A rocky pursuit for the elusive SUV boulder 

The elusive SUV boulder, so named because … well, it looks like an SUV. And it’s a boulder.

The rock hunter stalks his quarry with a cool, levelheaded calm. He looks completely at peace. His steps are quick and effortless. In a single, fluid motion, he scampers down a hillside and hunkers alongside a scraggly brush, his eyes squinted against the sun. Beads of sweat dot his forehead. His arms appear chiseled from granite, his leathery skin bronzed. He peels back his dry, cracked lips, sucking in a quick breath and savoring the fresh, outside air.

Then, he lights a cigarette.

At this moment, the rock hunter looks intent and menacing. The stones scattered around him lie petrified by his presence.

But this hunter’s not interested in mere pebbles. Too easy. His prey is larger, and bulkier. He’s in this game for the sport, and there’s no sport in plucking marble-sized rocks from the ground. No, he’s seeking out a far bigger prize – one that will bring him fame, awards and money. This hunter is stalking the elusive SUV boulder.

Once thought to be extinct, the SUV boulder inhabits the far reaches of the desolate Great Basin desert. Its numbers are small, and few people have reported seeing them. Many of the purported sightings have later proved to be hoaxes.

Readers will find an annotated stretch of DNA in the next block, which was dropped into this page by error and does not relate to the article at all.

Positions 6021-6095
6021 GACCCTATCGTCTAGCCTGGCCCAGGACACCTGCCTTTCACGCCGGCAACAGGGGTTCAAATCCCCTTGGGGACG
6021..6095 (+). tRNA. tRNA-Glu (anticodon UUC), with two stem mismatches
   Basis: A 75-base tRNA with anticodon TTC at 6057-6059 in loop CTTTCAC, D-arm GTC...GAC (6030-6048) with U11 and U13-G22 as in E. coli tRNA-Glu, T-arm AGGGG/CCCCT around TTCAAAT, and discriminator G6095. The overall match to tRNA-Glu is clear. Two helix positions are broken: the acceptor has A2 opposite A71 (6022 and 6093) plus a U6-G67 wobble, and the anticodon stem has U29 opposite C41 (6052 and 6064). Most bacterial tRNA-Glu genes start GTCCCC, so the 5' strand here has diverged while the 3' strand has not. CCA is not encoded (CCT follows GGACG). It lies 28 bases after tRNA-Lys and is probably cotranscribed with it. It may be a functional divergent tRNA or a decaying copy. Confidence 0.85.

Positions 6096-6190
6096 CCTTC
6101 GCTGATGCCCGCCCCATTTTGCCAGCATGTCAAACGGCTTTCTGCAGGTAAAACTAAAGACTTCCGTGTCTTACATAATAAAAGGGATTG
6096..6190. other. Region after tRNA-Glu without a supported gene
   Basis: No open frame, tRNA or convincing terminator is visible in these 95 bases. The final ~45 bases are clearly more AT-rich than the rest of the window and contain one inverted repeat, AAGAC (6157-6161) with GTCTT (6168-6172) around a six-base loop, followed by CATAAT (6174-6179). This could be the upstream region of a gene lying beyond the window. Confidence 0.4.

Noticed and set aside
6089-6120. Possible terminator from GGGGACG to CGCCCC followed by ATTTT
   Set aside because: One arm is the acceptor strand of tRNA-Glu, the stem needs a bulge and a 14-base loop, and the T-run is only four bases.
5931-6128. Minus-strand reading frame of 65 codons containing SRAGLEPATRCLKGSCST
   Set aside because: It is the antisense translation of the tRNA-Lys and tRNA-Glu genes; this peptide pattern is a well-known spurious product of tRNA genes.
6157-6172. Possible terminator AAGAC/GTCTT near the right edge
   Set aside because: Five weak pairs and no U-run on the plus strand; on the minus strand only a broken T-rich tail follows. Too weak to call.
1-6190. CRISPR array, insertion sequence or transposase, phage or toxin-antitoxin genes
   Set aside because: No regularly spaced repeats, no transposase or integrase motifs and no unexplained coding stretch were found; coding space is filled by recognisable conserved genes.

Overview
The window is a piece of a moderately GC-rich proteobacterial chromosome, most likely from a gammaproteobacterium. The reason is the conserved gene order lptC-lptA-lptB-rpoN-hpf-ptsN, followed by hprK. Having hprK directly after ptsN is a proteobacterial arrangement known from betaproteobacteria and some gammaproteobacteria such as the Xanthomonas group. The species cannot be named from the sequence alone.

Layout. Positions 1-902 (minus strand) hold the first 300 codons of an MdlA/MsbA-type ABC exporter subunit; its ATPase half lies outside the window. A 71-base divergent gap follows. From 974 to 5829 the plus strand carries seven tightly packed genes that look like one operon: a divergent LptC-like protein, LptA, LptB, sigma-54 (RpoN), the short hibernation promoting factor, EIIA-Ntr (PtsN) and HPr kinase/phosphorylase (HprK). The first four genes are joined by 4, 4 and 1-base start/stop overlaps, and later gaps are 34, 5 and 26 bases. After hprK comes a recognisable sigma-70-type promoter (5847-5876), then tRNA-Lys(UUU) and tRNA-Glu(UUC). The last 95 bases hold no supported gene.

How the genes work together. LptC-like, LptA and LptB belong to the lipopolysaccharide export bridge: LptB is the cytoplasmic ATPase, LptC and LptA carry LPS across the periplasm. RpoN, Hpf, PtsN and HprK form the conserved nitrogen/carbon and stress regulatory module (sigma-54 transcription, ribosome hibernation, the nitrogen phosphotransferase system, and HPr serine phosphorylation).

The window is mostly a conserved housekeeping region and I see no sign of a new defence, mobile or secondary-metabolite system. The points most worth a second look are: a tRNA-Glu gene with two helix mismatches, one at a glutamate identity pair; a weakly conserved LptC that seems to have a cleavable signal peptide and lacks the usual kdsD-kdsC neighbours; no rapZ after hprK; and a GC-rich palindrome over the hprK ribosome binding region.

But our hunter seeks the real thing. Armed with his trusty rock hammer, which is holstered in his belt, he rises from his spot and strides across the terrain. The heat is brutal and unforgiving. A lone buzzard swoops in circles overhead. The hunter raises an eyebrow, his face steely, and scary. A lizard scurries under a rock, as if frightened by the hunter’s sinister gaze.

The flats soon give way to clumps of dense sagebrush. A single, lonely flower sprouts from the dry, ragged earth. It’s a bright-red Indian paintbrush, which offers a speckle of color against the swaths of gray brush.

The hunter kicks at the flower, uprooting it. Its roots wave like tendrils in the breeze, grasping for a hold that’s no longer there.

The hunter crushes the flower’s petals with the heel of his boot, a wicked snigger escaping his parched lips. He should definitely consider chapstick, but he’s much too tough for that. Especially as he mercilessly grinds the flower’s petals into the sand.